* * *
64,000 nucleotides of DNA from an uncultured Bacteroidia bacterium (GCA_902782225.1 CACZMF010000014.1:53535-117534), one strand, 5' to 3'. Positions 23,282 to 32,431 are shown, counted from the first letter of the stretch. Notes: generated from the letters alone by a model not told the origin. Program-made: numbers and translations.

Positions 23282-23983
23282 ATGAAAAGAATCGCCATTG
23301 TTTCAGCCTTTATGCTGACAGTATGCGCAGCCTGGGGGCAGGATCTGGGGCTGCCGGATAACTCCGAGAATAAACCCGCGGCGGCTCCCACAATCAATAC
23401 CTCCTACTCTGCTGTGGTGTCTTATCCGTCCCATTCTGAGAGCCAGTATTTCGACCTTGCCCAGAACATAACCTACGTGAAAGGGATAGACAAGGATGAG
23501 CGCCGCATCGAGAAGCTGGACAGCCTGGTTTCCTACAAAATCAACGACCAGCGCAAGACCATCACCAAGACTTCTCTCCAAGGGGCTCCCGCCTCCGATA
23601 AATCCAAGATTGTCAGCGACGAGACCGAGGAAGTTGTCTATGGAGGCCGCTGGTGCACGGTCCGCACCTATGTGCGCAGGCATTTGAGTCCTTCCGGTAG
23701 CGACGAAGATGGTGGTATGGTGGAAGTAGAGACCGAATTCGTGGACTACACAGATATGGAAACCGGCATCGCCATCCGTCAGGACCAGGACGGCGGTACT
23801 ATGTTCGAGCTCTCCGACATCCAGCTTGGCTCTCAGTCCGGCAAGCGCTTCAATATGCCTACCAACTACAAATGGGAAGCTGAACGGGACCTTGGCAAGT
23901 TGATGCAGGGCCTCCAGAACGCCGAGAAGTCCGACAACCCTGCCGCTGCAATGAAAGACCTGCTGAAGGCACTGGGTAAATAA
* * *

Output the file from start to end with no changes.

64,000 nucleotides of DNA from an uncultured Bacteroidia bacterium (GCA_902782225.1 CACZMF010000014.1:53535-117534), one strand, 5' to 3'. Positions 23,282 to 32,431 are shown, counted from the first letter of the stretch. Notes: generated from the letters alone by a model not told the origin. Program-made: numbers and translations.

Positions 23282-23983
23282 ATGAAAAGAATCGCCATTG
23301 TTTCAGCCTTTATGCTGACAGTATGCGCAGCCTGGGGGCAGGATCTGGGGCTGCCGGATAACTCCGAGAATAAACCCGCGGCGGCTCCCACAATCAATAC
23401 CTCCTACTCTGCTGTGGTGTCTTATCCGTCCCATTCTGAGAGCCAGTATTTCGACCTTGCCCAGAACATAACCTACGTGAAAGGGATAGACAAGGATGAG
23501 CGCCGCATCGAGAAGCTGGACAGCCTGGTTTCCTACAAAATCAACGACCAGCGCAAGACCATCACCAAGACTTCTCTCCAAGGGGCTCCCGCCTCCGATA
23601 AATCCAAGATTGTCAGCGACGAGACCGAGGAAGTTGTCTATGGAGGCCGCTGGTGCACGGTCCGCACCTATGTGCGCAGGCATTTGAGTCCTTCCGGTAG
23701 CGACGAAGATGGTGGTATGGTGGAAGTAGAGACCGAATTCGTGGACTACACAGATATGGAAACCGGCATCGCCATCCGTCAGGACCAGGACGGCGGTACT
23801 ATGTTCGAGCTCTCCGACATCCAGCTTGGCTCTCAGTCCGGCAAGCGCTTCAATATGCCTACCAACTACAAATGGGAAGCTGAACGGGACCTTGGCAAGT
23901 TGATGCAGGGCCTCCAGAACGCCGAGAAGTCCGACAACCCTGCCGCTGCAATGAAAGACCTGCTGAAGGCACTGGGTAAATAA